# If $A + \Delta A$ has eigenvalue $\lambda$, show that $A$ has eigenvalue $\lambda + \Delta \lambda$.

$$A$$ is symmetric and can be diagonalised as $$A = V\Lambda V^{-1}$$, where $$\Lambda$$ is a diagonal matrix with eigenvalues of $$A$$ and $$V$$ is an orthogonal matrix with column vectors equal to eigenvectors of $$A$$.

If $$A + \Delta A$$ has eigenvalue $$\lambda$$, show that $$A$$ has eigenvalue $$\lambda + \Delta \lambda$$ with

$$\Delta \lambda = 0 \qquad\text{or}\qquad |\Delta \lambda| = ||(\lambda I - \Lambda)^{-1}||_2^{-1}.$$

My attempt:

$$A u = (\lambda + \Delta \lambda)u$$ $$A u = \lambda u + \Delta \lambda u$$ $$- \Delta \lambda u = (\lambda I - A)u$$ $$-(\lambda I - A)^{-1} \Delta \lambda u = u$$ $$||u||_2 = ||(\lambda I - A)^{-1} \Delta \lambda u||_2$$

Where do I go from here?

• What is $\Delta A$? Is $\Delta A$ necessarily symmetric? Dec 7, 2020 at 1:32
• If $\Delta A$ is an arbitrary symmetric matrix, then the most we can say is that Weyl's inequalities hold. There is essential information missing from the question. Dec 7, 2020 at 1:34
• @BenGrossmann $\Delta A$ is not necessarily symmetric. What other information would you need? Dec 7, 2020 at 16:09
• I thought that there was a counterexample to the question as stated but I realize now I had confused $\lambda$ with $\lambda + \Delta \lambda$ Dec 7, 2020 at 16:16
• I think we should instead have $|\Delta \lambda |= ||(\lambda I - \Lambda)^{-1}||_2^{-1}$. Could you check the question for a missing absolute value sign (and possibly an inequality)? Dec 7, 2020 at 16:33

The key to this problem, I think, is to realize that $$A + \Delta A$$ doesn't tell us anything about $$A$$.
By replacing $$A$$ with $$(A - \lambda I)$$, suppose without loss of generality that $$\lambda = 0$$.
We are given that $$A + \Delta A$$ has eigenvalue $$0$$, and we want to show that it must either hold that $$A$$ has eigenvalue $$0$$ or $$A$$ has eigenvalue $$\Delta \lambda$$ with $$|\Delta \lambda| = \|\Lambda^{-1}\|^{-1}$$. Equivalently, if $$A$$ does not have $$0$$ as an eigenvalue (i.e. $$A$$ is invertible), then $$A$$ has an eigenvalue $$\Delta \lambda$$ with $$|\Delta \lambda| = \|\Lambda^{-1}\|^{-1}$$.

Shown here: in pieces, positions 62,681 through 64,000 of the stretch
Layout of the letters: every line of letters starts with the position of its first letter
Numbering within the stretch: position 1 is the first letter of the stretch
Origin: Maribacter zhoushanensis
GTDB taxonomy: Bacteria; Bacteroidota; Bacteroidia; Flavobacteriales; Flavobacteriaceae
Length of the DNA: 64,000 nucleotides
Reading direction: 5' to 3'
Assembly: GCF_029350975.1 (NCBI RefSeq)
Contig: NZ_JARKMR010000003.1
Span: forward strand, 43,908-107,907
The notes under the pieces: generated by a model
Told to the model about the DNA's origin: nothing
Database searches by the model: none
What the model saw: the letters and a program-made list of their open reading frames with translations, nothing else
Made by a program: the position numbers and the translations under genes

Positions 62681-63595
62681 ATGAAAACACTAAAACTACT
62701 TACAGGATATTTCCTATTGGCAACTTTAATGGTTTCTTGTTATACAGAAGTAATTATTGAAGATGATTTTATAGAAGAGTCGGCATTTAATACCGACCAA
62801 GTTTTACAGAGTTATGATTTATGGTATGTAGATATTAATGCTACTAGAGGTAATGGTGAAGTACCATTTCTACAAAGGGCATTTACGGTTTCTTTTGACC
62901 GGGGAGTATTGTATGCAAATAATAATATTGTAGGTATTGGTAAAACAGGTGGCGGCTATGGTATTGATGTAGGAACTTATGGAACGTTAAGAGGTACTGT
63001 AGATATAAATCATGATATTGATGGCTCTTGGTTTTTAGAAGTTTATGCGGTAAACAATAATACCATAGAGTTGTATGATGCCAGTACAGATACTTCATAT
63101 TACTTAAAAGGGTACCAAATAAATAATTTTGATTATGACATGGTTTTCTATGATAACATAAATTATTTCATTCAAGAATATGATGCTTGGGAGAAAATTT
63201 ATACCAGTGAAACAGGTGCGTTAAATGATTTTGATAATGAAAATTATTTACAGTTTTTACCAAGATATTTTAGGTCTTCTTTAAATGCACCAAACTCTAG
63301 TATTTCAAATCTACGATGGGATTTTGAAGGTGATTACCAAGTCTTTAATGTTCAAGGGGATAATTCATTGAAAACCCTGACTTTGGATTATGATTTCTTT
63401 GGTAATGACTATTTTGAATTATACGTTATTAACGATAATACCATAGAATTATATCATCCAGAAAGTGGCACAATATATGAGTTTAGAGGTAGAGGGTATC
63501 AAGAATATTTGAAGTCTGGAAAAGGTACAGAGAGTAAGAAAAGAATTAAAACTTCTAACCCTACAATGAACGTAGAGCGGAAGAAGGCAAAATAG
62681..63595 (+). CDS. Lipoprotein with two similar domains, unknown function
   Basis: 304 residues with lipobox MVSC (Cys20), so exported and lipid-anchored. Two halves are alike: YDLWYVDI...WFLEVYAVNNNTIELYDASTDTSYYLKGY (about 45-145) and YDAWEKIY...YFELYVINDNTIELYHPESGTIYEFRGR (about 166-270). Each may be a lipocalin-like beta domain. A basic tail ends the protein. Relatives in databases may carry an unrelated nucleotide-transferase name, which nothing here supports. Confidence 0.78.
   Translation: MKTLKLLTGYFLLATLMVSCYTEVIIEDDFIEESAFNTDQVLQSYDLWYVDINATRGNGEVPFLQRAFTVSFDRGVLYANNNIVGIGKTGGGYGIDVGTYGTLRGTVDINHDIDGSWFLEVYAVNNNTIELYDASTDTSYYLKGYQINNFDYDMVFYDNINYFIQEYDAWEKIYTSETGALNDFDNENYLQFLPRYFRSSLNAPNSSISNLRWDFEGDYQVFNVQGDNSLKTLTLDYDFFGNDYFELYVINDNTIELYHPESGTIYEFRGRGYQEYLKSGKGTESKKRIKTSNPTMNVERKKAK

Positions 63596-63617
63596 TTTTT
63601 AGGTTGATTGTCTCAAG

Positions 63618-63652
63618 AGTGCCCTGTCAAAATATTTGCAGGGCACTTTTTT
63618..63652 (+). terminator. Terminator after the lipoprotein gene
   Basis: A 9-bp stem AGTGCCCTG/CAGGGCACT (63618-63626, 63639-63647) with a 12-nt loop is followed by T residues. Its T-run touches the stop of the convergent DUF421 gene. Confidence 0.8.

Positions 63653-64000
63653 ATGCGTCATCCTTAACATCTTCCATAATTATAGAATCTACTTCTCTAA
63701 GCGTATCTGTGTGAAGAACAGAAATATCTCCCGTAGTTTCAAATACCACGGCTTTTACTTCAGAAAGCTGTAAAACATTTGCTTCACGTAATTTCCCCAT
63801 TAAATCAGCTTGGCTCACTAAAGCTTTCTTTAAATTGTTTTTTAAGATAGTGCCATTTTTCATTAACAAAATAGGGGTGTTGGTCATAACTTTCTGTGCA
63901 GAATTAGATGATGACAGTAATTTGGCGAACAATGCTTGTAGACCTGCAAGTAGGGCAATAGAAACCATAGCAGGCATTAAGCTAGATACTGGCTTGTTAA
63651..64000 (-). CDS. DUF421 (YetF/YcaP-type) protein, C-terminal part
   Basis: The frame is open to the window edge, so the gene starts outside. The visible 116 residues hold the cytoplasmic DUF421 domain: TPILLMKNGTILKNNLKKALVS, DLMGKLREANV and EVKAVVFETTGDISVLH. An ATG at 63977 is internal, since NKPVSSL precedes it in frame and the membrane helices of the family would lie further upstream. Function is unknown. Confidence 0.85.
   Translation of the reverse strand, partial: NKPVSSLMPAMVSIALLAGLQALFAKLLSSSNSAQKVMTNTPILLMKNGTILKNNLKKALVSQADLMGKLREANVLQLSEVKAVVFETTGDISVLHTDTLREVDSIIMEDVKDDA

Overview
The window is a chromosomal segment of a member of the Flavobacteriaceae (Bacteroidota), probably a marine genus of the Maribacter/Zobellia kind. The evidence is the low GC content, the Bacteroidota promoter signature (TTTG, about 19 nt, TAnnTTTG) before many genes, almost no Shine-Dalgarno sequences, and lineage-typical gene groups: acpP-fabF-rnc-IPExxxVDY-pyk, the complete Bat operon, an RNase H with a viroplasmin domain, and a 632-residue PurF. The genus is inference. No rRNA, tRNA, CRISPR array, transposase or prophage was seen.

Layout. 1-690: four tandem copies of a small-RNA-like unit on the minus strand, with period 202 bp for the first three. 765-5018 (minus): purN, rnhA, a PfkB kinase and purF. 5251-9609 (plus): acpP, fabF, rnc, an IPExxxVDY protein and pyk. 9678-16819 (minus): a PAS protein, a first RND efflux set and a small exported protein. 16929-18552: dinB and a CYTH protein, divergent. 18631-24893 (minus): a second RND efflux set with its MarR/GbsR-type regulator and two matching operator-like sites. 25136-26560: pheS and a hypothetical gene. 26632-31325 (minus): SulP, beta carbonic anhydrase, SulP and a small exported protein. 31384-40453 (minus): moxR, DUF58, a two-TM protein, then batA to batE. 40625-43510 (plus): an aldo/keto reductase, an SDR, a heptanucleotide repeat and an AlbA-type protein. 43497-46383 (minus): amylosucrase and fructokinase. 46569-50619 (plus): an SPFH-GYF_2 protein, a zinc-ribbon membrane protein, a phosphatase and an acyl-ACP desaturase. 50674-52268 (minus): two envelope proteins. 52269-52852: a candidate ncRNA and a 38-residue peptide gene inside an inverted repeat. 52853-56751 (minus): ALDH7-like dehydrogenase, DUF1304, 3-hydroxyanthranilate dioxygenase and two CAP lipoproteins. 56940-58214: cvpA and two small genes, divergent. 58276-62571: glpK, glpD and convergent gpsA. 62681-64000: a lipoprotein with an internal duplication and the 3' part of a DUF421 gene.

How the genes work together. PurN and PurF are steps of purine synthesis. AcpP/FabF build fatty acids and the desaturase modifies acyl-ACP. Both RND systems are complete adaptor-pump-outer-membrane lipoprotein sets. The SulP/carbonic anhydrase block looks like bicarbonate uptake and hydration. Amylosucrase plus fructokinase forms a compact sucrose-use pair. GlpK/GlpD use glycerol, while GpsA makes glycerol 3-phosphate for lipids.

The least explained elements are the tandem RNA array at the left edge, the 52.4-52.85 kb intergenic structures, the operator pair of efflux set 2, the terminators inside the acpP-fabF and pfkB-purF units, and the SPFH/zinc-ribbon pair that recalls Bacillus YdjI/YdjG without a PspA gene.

This is easy to see: suppose that $$A$$ is invertible. We write $$\Lambda = \pmatrix{\lambda_1 \\ & \ddots \\ && \lambda_n},$$ where each $$\lambda_i$$ is an eigenvalue of $$A$$. We note that $$\Lambda^{-1} = \pmatrix{\lambda_1^{-1}\\ & \ddots \\ && \lambda_n^{-1}},$$ from which it follows that $$\|\Lambda^{-1}\|_2 = \max_{j=1,\dots,n} |\lambda_j|^{-1} = (\min_{j=1,\dots,n} |\lambda_j|)^{-1}.$$ Thus, we have $$\|\Lambda^{-1}\|_2^{-1} = \min_{j=1,\dots,n}|\lambda_j|$$. So, it is indeed the case that $$A$$ has an eigenvalue $$\Delta \lambda = \lambda_j$$ for which $$|\lambda_j| = \|\Lambda^{-1}\|^{-1}$$, which is what we wanted to show.
A less "matrix-dependent" approach: again, suppose WLOG that $$\lambda = 0$$, and suppose that $$A$$ is invertible. We note that for $$z \in \Bbb C$$, $$A - zI \text{ is invertible }\iff I - z A^{-1} \text{ is invertible }.$$ For $$z$$ with $$|z|$$ sufficiently small, we see that $$I - zA^{-1}$$ must be invertible because the inverse can be expressed via the convergent Neumann series $$(I - zA^{-1}) = \sum_{k=0}^\infty A^{-k} z^k.$$ The radius of convergence of this series is equal to $$\rho(A^{-1})^{-1}$$, which is equal to $$\|\Lambda^{-1}\|_2^{-1}$$ (since $$A$$ is real and symmetric, this is in turn equal to $$\|A^{-1}\|_2^{-1}$$). By the analyticity of holomorphic functions, there exists a $$z \in \Bbb C$$ with $$|z| = \|\Lambda^{-1}\|^{-1}$$ at which the function $$(I - zA^{-1})^{-1} = A^{-1}(A - zI)^{-1}$$ has a singularity, which is to say that $$A - zI$$ fails to be invertible. In other words, such a $$z$$ must be an eigenvalue of $$A$$.